macOS Big Sur is in danger: New vulnerability allows full access to the system
A security vulnerability that was classified as CVE-2021-3156 last week affects sudo, a system administration program that allows users to execute commands with security privileges as another user, such as an administrator. The bug causes a buffer overflow in sudo, as a result of which the current user’s ROOT access rights are changed. This allows an attacker to gain access to the entire system, but first he needs low-level access to exploit the vulnerability, which can be obtained, for example, using malware.
CVE-2021-3156 also impacts @apple MacOS Big Sur (unpatched at present), you can enable exploitation of the issue by symlinking sudo to sudoedit and then triggering the heap overflow to escalate one’s privileges to 1337 uid=0. Fun for @p0sixninjapic.twitter.com/tyXFB3odxE
sudo is part of many UNIX systems, including macOS. The vulnerability was initially proven to affect Ubuntu, Debian and Fedora, and there were doubts about Mac devices. Now security researcher Matthew Hickey has said that the latest version of macOS could also be vulnerable to this attack.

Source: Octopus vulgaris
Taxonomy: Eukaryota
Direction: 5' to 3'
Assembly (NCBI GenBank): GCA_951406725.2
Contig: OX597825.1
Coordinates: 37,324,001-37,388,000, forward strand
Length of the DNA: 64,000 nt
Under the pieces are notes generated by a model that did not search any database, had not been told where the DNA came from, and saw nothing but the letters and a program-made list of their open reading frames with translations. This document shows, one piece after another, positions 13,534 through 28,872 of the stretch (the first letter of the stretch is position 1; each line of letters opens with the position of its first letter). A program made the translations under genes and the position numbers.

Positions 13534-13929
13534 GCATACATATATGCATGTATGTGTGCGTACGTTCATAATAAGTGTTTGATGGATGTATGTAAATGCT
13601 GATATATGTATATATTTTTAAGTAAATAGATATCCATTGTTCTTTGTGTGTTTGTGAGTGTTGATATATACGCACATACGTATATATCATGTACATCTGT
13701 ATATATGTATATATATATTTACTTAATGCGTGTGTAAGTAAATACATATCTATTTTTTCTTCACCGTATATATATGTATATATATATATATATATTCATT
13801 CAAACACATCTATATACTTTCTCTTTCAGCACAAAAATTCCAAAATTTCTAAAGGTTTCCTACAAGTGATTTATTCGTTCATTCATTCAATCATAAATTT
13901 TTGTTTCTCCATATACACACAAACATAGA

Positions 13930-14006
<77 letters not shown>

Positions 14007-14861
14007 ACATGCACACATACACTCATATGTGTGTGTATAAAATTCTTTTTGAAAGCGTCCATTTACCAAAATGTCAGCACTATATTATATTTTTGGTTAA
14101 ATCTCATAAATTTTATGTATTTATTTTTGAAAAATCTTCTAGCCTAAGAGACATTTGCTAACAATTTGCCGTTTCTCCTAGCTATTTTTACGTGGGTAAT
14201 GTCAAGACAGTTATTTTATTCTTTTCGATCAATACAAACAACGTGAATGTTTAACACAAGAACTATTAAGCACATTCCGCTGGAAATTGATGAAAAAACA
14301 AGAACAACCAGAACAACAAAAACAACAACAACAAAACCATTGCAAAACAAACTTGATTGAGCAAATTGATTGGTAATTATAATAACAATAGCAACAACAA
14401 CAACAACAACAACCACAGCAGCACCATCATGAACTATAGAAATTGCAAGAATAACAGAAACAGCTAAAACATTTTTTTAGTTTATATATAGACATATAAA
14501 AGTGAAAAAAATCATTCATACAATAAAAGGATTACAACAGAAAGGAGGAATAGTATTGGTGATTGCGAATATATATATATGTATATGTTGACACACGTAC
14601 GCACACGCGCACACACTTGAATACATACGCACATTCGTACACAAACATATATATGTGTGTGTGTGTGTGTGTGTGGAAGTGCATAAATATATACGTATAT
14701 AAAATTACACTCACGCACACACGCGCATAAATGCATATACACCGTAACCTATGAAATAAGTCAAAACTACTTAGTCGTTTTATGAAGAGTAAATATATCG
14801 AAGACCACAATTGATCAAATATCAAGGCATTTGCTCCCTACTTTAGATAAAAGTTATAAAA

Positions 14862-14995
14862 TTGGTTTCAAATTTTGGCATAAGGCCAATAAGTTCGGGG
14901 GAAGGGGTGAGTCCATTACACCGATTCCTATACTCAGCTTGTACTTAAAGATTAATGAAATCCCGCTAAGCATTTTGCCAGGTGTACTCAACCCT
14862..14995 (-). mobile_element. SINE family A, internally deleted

Last week, experts suggested that the macOS Big Sur 11.2 update should fix the vulnerability, but it was discovered that this release of sudo remained unchanged. Thus, it can be argued that the bug also affected macOS. Matthew Hickey determined that, with some minor changes, the bug could still be used to give attackers access to macOS root user accounts. This has already been confirmed by Carnegie Mellon University CERT Will Dormann and macOS Security Lead Patrick Wardle.
Apple has already notified the CVE-2021-3156 vulnerability, so a patch will be released soon.